Returning to Profession After Few Years as SAHM - Accounting for Gap in Resume

Updated on February 17, 2012
E.F. asks from Battle Creek, MI
11 answers

I'm writing my resume for a professional position and I'm not sure what to do about the gaping hole (4 years) where I've been home with my kids. Do I come out and say it in my covering letter? On my resume? I want this to be professional - and I don't want it to look like I mislead anyone with the time frames. Do I write a skills based resume instead of a chronological one? I've heard hybrids are best, but that still leaves my big ol' blank for the past 4 years. Any thoughts?

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answers from Chicago on

I wouldn't mention anything until you get in the interview and you're asked about it. Be prepared to respond as you've mentioned above. Many people now-a-days realize it's a full time job being a stay at home mom and I don't think there's a stigma attached to it all that much any more... hope this helps! :)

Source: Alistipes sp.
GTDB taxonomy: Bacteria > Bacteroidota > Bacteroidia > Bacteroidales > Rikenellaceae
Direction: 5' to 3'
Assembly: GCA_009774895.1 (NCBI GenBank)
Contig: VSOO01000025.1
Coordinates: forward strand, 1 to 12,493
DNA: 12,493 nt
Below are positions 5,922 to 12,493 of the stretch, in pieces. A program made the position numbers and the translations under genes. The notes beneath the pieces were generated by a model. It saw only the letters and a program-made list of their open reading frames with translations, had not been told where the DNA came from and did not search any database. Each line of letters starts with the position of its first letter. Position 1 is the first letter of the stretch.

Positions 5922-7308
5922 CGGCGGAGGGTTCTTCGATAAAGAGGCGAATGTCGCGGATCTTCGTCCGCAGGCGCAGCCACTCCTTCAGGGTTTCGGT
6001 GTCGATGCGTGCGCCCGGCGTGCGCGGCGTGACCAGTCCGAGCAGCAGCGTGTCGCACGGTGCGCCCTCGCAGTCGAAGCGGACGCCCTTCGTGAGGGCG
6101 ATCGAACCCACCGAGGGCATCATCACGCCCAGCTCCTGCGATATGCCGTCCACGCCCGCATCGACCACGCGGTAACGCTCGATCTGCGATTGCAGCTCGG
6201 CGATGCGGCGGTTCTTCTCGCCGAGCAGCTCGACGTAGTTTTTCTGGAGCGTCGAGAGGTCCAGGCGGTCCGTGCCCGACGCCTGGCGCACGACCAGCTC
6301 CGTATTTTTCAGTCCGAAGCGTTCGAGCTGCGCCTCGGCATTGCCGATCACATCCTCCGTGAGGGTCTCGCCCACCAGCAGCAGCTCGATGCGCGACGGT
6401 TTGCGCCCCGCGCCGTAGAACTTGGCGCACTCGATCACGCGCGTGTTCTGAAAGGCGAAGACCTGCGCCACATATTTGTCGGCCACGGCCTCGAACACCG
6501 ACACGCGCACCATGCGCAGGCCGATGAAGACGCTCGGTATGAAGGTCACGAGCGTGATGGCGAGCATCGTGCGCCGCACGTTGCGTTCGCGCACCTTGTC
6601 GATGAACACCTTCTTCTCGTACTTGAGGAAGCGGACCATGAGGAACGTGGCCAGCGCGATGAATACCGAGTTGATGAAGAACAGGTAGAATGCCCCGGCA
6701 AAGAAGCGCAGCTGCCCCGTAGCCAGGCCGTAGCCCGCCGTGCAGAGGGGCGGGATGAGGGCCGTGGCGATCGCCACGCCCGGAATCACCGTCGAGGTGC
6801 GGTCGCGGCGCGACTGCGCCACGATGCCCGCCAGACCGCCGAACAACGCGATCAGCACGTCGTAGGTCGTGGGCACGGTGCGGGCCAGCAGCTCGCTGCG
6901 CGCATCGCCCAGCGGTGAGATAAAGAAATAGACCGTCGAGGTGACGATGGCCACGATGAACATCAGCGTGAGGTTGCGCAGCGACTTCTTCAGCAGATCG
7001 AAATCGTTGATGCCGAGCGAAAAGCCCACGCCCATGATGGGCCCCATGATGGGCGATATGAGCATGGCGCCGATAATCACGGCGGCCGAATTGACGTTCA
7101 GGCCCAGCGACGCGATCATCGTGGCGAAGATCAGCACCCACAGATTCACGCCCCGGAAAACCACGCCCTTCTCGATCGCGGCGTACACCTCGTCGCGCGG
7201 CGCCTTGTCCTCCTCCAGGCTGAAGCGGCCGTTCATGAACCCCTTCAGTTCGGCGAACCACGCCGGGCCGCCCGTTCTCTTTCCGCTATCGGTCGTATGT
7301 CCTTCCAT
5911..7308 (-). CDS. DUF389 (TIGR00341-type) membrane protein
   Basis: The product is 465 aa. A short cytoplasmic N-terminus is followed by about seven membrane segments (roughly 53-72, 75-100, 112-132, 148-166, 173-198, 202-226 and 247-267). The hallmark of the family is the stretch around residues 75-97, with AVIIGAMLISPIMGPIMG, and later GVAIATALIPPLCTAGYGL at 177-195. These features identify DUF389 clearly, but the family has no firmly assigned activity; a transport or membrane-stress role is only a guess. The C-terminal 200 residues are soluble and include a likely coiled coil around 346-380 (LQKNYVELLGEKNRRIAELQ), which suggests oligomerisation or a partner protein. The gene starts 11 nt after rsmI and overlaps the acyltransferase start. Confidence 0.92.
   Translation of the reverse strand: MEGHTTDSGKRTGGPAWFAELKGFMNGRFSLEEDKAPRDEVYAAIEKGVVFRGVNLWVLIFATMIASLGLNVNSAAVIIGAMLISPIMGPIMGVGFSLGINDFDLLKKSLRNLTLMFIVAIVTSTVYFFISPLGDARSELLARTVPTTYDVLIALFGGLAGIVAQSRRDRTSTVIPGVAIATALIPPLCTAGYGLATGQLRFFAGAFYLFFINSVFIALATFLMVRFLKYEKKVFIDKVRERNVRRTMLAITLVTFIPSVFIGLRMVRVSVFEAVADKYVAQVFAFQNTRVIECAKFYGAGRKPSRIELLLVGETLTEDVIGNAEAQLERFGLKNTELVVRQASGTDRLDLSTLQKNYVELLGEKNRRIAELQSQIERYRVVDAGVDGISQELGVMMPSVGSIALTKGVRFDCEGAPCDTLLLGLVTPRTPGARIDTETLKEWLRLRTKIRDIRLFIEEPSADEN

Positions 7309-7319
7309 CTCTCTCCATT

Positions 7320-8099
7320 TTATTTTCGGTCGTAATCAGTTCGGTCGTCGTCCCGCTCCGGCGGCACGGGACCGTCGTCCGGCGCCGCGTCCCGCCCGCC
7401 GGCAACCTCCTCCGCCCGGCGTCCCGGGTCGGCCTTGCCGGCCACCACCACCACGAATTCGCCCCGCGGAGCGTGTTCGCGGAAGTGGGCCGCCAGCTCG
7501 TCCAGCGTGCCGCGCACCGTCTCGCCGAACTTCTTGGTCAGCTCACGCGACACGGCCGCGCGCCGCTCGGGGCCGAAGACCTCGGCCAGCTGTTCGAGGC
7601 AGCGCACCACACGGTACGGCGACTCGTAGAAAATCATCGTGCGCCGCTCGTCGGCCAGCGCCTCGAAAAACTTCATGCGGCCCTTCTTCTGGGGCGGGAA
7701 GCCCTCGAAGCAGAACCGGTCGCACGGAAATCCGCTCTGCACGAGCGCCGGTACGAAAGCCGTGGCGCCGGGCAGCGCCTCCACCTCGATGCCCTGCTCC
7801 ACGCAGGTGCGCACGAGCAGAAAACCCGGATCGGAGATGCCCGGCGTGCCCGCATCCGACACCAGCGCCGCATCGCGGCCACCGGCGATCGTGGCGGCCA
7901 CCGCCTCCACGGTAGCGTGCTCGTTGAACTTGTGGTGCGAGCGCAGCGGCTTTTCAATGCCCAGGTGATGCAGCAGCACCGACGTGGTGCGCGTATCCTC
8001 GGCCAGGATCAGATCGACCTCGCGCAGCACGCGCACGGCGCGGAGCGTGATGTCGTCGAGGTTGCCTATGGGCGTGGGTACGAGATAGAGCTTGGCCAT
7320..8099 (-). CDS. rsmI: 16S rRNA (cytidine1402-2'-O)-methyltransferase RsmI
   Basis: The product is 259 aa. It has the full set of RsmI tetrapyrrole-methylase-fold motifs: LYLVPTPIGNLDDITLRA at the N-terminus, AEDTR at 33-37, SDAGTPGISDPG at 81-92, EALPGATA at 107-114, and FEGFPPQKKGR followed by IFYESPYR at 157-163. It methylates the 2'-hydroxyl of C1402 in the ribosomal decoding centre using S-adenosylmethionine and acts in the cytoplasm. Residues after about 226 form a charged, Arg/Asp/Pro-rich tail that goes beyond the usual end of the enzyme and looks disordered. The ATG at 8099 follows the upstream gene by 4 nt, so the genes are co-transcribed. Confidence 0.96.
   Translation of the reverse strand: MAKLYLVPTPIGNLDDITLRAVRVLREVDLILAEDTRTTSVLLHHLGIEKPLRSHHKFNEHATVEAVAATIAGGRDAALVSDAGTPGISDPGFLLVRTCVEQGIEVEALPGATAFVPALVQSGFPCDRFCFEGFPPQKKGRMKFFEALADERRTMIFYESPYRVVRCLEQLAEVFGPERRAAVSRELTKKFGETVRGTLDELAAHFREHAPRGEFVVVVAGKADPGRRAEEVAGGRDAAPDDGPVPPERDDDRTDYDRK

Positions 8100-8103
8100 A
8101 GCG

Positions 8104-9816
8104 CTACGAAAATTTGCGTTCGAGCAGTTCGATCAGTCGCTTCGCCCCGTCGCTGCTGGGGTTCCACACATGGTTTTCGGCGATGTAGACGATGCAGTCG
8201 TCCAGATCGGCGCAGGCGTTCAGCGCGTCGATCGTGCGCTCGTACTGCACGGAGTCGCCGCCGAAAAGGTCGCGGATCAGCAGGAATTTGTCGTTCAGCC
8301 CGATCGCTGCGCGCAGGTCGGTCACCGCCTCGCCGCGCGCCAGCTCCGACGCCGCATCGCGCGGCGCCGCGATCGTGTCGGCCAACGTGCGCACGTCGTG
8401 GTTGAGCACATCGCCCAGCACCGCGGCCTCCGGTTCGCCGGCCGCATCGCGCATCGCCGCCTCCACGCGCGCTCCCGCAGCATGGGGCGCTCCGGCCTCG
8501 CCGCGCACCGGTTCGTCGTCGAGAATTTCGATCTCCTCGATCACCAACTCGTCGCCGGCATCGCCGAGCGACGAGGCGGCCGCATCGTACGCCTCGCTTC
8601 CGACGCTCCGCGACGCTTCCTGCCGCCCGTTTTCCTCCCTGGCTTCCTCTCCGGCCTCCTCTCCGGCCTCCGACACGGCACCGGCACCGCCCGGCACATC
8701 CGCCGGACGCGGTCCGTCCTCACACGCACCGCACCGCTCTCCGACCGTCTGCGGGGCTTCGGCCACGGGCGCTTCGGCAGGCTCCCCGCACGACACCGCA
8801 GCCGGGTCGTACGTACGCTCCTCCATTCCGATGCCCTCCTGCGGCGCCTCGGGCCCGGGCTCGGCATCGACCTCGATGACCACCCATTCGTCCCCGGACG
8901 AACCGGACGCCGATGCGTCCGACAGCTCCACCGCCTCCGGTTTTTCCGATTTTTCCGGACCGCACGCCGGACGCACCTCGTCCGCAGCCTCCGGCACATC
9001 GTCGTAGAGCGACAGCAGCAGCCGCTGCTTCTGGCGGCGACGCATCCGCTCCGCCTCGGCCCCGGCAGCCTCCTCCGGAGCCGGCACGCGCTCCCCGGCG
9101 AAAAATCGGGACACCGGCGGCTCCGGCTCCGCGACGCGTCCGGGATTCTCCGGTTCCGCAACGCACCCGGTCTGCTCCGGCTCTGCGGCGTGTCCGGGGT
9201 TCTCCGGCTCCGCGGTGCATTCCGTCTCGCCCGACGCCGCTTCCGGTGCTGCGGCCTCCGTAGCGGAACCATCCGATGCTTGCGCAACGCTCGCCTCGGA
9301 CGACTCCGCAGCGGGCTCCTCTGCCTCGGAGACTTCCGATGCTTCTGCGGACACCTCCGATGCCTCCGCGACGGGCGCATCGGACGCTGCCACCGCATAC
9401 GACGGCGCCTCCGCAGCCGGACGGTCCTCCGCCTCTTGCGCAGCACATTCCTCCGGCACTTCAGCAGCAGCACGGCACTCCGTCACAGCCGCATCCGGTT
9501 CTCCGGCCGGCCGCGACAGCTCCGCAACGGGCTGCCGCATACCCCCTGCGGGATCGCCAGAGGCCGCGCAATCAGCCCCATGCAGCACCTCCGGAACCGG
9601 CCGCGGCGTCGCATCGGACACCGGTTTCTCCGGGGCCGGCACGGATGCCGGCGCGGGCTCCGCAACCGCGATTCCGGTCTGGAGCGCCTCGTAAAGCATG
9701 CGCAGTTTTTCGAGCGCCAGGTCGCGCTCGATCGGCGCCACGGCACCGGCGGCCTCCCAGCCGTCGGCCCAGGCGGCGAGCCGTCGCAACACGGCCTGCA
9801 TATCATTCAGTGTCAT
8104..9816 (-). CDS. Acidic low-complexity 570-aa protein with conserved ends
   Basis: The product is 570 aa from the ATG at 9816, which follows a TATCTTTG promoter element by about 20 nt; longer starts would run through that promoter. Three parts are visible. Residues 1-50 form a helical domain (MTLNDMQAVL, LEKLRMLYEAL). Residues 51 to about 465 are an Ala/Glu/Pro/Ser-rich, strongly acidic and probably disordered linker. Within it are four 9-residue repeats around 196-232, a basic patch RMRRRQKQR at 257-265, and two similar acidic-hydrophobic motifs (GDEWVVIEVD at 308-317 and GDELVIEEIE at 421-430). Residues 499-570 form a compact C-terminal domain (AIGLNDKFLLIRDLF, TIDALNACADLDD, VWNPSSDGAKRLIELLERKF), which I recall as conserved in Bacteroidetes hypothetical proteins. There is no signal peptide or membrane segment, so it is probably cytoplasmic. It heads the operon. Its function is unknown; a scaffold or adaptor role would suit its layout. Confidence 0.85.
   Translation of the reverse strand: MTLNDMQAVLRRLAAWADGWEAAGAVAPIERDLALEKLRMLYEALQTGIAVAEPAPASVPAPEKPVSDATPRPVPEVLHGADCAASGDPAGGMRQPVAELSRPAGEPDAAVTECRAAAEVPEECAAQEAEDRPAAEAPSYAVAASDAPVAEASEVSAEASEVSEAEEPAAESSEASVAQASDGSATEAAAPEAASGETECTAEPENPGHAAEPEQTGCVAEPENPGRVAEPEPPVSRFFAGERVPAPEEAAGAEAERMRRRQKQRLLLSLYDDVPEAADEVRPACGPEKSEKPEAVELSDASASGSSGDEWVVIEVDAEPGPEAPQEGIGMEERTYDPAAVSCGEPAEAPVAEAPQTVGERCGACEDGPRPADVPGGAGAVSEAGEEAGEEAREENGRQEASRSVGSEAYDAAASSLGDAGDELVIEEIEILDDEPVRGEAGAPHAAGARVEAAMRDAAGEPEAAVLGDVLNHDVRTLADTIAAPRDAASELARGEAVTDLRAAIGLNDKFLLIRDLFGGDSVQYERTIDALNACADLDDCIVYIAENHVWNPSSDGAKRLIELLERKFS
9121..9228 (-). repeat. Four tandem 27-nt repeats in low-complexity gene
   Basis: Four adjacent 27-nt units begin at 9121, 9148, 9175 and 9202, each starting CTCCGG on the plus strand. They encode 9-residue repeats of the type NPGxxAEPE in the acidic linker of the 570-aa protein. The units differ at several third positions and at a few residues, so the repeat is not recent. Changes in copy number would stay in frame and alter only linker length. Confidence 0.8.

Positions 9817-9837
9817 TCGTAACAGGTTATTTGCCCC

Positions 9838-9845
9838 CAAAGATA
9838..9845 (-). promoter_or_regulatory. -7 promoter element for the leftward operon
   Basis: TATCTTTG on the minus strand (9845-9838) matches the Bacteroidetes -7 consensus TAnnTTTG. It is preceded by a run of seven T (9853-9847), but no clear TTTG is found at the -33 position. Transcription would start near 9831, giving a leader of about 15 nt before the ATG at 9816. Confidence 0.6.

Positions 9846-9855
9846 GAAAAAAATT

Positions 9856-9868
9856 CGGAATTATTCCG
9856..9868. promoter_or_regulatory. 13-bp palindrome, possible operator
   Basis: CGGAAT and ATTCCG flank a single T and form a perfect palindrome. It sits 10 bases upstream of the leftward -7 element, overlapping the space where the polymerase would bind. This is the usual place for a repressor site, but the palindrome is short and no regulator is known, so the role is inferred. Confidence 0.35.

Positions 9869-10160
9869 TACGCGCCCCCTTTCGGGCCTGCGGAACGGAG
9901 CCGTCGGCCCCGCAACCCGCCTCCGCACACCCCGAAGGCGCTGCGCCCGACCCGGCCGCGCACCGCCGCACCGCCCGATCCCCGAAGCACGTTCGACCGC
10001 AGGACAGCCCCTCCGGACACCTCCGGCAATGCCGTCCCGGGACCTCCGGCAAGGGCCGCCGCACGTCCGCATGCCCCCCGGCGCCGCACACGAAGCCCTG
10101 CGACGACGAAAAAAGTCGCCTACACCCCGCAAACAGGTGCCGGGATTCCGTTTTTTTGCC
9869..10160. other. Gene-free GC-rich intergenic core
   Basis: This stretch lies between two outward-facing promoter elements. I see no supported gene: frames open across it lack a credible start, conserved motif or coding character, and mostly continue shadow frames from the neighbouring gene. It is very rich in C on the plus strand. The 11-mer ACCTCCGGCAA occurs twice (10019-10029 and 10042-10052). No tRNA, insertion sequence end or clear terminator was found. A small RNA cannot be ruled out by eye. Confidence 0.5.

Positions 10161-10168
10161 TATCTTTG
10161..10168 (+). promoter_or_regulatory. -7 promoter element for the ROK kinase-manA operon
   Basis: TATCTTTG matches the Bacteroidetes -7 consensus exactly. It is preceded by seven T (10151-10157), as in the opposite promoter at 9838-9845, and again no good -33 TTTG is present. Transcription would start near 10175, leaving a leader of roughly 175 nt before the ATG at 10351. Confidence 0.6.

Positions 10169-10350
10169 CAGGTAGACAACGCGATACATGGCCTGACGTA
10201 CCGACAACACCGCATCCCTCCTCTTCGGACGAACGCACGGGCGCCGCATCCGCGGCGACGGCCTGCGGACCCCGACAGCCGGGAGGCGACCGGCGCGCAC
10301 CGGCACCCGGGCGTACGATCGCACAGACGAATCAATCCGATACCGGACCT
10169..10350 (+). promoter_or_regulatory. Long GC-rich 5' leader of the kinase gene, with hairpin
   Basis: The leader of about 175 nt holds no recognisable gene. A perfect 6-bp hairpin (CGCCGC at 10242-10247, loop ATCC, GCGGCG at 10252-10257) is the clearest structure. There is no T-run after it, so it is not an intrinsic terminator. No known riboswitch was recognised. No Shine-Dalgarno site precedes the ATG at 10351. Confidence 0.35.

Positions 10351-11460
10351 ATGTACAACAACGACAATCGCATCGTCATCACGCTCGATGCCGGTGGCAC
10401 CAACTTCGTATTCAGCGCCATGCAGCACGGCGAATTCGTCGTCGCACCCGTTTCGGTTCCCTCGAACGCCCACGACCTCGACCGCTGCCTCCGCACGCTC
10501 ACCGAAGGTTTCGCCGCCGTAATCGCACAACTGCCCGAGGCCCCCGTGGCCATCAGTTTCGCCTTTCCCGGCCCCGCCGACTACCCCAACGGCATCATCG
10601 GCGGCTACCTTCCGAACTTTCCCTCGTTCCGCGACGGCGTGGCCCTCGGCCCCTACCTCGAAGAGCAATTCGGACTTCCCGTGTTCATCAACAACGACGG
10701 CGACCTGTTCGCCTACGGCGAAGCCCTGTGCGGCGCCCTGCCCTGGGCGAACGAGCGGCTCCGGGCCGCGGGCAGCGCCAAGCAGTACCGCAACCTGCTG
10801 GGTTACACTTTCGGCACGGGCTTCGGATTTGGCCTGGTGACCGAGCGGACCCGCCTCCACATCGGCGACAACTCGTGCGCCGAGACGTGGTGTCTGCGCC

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answers from San Diego on

Not resume, but I would talk about choosing to stay at home in your cover letter. I would also state on your resume any volunteer work you did while staying at home, anything. You may have been consulting without being aware of it. I'm not talking about distorting the truth, but you do have a skill set you may have been using all along.

3 moms found this helpful


answers from Dallas on

I would bring it up in your cover letter. You don't want to appear to be hiding anything negative. And if you leave it unaccounted for, you might not even make it to the interview stage. BTW, four years is not all that long to be out of the work force--I was out 13 years (four kids) before I re-entered! Definitely include any volunteer work at school, in the community, in clubs or at church, especially if it involved leadership roles. Not sure of your field, but any position of responsibility requires a certain amount of administrative skills and professionalism.

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answers from Provo on

I just put: Aug 2007- Jan 2011 Family.